Milan Opacich, a 2004 National Endowment for the Arts National Heritage Fellow, master tamburitza maker and retired firefighter died Monday, January 21st, 2013.
“It is with great sadness that the National Endowment for the Arts acknowledges the passing of 2004 NEA National Heritage Fellow and master tamburitza instrument maker Milan Opacich,” said a statement from the National Endowment for the Arts. “Opacich became interested in the tamburitza music of his Eastern European heritage as a teenager. Tamburitza is an ensemble form of playing string instruments ranging in pitch from soprano (prima) and alto (brac) to cello and bass (berda).”
When Opacich realized that few people could make this complex variety of instruments, he took up the craft, becoming the United States’ leading tamburitza maker. Opacich’s instruments incorporated ornamental mother of pearl inlay and intricate carving and were sought after for their visual and musical quality.
In a 2004 interview with the NEA, Opacich described his early experiences with the tamburitza when he was asked to play rhythm with a local group: “The instrument they wanted me to play was totally unfamiliar—though it played rhythm like a guitar, it was tuned differently. It was easier to chord because there were only three predominant notes to deal with. So I learned that, but at the same time had my eye on the fellow playing the lead instrument, the lead tamburitza, which was made out of a turtle shell. Boy, that really blew my mind. So I formed my own trio and bought a tamburitza by mail order through one of the ethnic papers.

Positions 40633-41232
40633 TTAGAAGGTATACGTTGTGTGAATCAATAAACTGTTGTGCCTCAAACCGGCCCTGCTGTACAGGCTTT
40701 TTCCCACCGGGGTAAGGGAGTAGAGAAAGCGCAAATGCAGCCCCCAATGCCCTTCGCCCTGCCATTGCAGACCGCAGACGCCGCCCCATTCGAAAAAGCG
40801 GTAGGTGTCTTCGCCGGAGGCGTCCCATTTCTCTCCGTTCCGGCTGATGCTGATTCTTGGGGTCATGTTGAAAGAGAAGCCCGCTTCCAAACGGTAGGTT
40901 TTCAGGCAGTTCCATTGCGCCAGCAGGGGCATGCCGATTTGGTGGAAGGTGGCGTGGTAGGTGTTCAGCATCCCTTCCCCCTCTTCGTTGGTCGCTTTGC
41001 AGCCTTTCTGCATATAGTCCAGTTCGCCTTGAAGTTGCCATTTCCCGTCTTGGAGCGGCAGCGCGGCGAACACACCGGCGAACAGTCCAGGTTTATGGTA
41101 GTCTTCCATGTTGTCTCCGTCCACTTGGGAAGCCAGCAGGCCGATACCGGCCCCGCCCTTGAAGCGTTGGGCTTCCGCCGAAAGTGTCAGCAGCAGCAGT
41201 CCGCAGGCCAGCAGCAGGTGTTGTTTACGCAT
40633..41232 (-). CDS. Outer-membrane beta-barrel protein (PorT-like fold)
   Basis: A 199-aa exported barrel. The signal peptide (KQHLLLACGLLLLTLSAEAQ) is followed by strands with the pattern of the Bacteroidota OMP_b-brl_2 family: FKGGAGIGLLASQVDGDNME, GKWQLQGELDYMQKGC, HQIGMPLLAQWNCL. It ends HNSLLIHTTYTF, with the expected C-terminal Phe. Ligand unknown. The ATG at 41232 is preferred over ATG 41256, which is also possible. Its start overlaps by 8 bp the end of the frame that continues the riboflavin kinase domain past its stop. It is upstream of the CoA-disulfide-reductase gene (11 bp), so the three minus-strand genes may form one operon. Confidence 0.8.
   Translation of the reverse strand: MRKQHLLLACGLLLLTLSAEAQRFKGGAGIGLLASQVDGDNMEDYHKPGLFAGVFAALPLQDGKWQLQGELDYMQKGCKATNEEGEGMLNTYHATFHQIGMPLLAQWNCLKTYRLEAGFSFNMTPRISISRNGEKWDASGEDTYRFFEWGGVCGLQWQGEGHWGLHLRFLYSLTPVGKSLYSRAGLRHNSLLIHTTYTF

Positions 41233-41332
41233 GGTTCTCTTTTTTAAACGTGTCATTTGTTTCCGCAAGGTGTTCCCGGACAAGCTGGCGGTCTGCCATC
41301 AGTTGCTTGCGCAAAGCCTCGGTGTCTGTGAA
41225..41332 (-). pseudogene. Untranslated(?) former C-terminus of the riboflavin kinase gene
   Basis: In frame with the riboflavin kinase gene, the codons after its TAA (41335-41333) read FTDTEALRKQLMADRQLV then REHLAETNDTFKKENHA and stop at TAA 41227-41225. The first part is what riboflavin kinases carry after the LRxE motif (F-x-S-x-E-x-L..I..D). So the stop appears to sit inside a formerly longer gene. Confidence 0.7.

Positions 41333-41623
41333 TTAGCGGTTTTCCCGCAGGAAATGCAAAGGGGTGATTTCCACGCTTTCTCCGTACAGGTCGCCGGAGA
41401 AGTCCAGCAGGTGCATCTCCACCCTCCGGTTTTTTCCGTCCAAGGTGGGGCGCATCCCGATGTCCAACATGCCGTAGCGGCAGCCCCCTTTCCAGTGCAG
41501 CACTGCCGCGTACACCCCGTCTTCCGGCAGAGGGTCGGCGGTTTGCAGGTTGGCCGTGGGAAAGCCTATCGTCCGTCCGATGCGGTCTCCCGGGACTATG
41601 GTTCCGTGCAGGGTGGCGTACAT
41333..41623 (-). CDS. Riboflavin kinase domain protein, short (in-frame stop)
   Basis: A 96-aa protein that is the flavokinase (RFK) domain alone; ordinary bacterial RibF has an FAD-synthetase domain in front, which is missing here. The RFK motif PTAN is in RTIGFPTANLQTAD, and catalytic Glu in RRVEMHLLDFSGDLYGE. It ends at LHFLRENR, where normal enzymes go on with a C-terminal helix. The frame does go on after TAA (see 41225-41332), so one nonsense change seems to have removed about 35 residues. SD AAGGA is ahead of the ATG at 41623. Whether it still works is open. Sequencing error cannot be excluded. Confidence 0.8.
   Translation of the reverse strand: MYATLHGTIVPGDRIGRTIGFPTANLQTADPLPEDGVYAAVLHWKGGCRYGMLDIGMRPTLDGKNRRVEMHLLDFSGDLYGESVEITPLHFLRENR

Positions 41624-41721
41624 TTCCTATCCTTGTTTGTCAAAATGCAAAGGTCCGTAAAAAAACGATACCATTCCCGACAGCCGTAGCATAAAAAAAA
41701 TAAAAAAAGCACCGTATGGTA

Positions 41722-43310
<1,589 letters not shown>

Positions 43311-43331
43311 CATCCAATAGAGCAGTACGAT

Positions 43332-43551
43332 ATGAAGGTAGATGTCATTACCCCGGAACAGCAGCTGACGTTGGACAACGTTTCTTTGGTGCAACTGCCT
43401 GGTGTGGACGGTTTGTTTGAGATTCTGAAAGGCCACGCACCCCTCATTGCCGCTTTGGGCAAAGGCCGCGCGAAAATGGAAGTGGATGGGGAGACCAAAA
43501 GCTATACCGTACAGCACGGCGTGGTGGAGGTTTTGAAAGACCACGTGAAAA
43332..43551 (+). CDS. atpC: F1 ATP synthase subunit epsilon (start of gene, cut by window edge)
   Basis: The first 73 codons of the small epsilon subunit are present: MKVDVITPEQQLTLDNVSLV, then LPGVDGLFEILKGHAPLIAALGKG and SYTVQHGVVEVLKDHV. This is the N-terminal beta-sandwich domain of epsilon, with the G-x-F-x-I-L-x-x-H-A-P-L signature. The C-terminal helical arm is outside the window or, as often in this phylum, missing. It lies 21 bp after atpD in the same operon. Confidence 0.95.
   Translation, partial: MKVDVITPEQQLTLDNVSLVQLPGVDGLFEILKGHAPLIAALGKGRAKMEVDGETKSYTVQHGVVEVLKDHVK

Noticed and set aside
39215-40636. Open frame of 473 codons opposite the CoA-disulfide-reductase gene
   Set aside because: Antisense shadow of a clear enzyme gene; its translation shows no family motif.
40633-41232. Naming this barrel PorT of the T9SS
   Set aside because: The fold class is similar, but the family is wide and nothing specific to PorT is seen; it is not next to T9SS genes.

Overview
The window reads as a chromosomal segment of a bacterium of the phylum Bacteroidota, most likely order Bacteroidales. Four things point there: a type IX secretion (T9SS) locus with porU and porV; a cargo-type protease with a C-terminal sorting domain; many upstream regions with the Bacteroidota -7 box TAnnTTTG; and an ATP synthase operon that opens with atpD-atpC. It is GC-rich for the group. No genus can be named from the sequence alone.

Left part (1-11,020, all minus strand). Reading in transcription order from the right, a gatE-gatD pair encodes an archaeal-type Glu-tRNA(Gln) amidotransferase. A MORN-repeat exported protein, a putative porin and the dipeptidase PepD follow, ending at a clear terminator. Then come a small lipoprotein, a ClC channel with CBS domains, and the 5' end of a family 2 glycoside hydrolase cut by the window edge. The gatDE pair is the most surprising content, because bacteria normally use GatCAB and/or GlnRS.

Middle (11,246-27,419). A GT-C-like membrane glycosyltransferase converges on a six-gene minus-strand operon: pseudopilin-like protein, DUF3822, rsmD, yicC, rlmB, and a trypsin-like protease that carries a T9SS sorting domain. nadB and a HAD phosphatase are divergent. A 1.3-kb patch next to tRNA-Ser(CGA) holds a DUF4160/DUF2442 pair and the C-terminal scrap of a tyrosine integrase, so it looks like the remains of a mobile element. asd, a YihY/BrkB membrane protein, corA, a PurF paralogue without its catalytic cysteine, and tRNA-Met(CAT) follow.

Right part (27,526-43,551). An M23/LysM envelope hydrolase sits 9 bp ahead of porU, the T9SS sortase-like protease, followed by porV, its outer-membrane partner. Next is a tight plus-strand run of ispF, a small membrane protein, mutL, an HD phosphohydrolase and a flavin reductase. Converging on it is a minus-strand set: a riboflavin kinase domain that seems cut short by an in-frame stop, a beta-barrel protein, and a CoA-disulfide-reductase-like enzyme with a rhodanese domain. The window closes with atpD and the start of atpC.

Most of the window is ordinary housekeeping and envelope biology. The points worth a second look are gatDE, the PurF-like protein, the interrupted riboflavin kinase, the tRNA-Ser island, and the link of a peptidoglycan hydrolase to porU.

It wasn’t a turtle shell but it was basically the same instrument. I played in a number of groups over the years. It was a real blessing for me because I love the music.”
Milan Opacich was born to a Croatian mother and a Serbian father from former Yugoslavia. He grew up in the Calumet region of Indiana, home to South Slavic workers in the steel industry.
Opacich became interested in string music at the age of four and by the time he was fourteen was playing country music with other members of mill working families. At eighteen he took up the tamburitza music of his familial heritage. After he realized that few people could make this complex variety of instruments, Opacich applied his skills as a tool and die maker to the construction of quality tamburitza.
In 1958, after the steel industry began to decline, he joined the Gary Fire Department and set up a small workshop in the basement of the firehouse in order to carry on his instrument making during down times.
His instruments have been exhibited at both the Renwick Gallery of the Smithsonian Institution and at the Roy Acuff Museum. In 2002 he was named to the Tamburitza Association of America Hall of Fame.